How often should your board meet?

August 4, 2011

Filed under: Board Development — Tags: — jonathanpoisner @ 4:24 pm

I’ve had this question come up in conversation a few times in the last month.

There is, of course, no pat answer.

Here are some factors that would lead me to meet quite frequently (eg. monthly):

  • If the board has real fears about fiscal health and needs to either take charge of it or hold an Executive Director accountable.
  • If the organization lacks staff and the board is therefore responsible for fundraising and program
  • If the organizational lay of the land is in a very rapid state of change

Here are some factors that would lead me to meet either 4 or 6 times per year instead:

  • If there are functioning committees and you want to give committees more time between meetings to do their work.
  • If monthly meetings take up so much time that the board doesn’t feel it has time to meet its fundraising obligations.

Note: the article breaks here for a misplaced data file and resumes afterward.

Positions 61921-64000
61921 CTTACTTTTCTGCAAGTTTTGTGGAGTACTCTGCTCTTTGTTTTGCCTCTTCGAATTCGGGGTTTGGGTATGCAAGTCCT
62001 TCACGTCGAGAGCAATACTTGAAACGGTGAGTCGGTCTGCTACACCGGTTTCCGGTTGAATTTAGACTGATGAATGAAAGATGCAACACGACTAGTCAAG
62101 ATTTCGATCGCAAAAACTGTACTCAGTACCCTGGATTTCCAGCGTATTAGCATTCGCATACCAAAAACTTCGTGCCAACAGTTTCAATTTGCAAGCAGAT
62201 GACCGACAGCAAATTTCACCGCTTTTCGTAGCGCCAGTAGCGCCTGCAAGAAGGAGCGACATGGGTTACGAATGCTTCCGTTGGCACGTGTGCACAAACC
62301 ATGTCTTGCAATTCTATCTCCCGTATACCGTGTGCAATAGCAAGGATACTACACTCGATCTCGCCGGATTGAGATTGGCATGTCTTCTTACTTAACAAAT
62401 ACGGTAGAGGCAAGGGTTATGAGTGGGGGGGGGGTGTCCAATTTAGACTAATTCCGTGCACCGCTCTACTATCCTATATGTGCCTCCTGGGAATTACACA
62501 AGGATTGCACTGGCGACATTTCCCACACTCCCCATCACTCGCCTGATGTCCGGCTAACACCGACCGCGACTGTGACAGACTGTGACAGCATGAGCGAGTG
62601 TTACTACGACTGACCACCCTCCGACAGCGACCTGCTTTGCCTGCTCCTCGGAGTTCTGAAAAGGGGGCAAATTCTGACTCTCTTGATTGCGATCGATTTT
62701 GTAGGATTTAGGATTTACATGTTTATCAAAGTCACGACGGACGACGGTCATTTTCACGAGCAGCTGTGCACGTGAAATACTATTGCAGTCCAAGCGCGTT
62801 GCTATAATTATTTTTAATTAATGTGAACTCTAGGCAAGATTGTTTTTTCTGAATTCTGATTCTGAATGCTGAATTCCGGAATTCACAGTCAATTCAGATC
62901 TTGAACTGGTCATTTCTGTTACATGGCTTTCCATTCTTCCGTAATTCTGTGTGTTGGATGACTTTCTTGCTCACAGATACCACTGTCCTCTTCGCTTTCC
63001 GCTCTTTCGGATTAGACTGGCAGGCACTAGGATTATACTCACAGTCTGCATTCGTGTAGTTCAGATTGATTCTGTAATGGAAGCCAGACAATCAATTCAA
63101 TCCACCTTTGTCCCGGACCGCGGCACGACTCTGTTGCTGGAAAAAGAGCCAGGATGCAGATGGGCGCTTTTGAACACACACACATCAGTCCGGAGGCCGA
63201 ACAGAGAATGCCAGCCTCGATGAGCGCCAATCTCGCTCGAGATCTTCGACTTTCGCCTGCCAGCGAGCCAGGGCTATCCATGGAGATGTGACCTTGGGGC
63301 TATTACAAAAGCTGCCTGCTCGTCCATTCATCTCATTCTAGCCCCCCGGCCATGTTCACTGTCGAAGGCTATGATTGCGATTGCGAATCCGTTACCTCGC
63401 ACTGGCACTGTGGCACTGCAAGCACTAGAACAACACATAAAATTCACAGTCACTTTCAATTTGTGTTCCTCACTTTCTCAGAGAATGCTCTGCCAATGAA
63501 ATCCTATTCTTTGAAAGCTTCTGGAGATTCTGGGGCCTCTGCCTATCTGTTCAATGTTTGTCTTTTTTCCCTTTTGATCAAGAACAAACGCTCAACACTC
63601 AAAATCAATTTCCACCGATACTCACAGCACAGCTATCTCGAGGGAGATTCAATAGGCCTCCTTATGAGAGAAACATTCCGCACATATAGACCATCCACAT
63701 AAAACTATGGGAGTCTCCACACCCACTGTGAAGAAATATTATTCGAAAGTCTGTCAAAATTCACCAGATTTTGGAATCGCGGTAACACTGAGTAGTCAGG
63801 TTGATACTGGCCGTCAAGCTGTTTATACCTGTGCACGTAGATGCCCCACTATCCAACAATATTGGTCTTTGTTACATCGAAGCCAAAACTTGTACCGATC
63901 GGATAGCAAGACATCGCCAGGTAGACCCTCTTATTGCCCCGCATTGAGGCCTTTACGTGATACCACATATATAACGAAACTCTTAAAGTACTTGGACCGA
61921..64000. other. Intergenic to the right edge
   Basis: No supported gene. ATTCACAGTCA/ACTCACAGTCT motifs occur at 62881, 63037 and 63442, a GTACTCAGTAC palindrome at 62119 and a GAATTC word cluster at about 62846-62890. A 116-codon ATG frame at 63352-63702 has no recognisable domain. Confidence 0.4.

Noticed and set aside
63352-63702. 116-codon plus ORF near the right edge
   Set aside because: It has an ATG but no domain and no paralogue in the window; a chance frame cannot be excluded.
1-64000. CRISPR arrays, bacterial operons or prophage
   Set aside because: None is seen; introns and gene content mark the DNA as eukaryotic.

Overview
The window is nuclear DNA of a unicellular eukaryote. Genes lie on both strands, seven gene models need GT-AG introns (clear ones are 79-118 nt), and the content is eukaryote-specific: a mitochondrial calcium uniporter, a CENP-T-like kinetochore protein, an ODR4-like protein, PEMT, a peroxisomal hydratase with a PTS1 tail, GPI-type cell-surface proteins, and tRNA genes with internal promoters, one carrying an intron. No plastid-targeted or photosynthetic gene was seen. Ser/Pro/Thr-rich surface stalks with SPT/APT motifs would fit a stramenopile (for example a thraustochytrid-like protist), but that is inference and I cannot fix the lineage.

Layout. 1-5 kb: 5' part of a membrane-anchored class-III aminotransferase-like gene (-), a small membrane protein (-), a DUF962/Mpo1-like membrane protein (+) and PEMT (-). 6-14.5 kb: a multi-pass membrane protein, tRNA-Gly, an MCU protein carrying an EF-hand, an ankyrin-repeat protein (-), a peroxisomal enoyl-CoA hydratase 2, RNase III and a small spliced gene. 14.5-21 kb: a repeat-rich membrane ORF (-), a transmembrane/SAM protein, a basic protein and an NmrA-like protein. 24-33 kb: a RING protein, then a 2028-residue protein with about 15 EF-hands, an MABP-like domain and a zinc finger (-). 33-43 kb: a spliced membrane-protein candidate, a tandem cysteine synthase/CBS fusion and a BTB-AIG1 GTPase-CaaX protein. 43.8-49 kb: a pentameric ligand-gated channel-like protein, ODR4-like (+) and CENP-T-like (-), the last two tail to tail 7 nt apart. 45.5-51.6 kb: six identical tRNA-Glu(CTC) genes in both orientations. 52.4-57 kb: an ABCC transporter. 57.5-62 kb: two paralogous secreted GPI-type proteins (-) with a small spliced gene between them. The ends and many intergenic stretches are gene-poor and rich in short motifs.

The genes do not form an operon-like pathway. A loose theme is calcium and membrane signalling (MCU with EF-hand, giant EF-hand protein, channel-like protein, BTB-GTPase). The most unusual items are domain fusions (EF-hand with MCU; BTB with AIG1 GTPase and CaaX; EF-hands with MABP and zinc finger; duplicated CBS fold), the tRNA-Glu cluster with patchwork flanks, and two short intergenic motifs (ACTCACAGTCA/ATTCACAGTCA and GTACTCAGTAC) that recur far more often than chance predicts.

• If less frequent (but longer) board meetings will allow the Executive Director to spend less time doing basic board meeting prep that comes at the expense of fundraising/program.

Of course, if you go to longer board meetings, it does place a higher burden on the Executive Director to come up with other means between board meetings to maintain communications with the board.  I’ve written about the subject of ED-Board communications previously.

In my experience, as organizations mature they should move from more frequent shorter meetings to less frequent longer meetings.   For most organizations, somewhere between 10-16 hours of meetings per year should be sufficient, if there are functioning committees capable of doing the work between meetings.  This is on top of any board retreat that’s about long-range planning, which is worthy of its own blog post.

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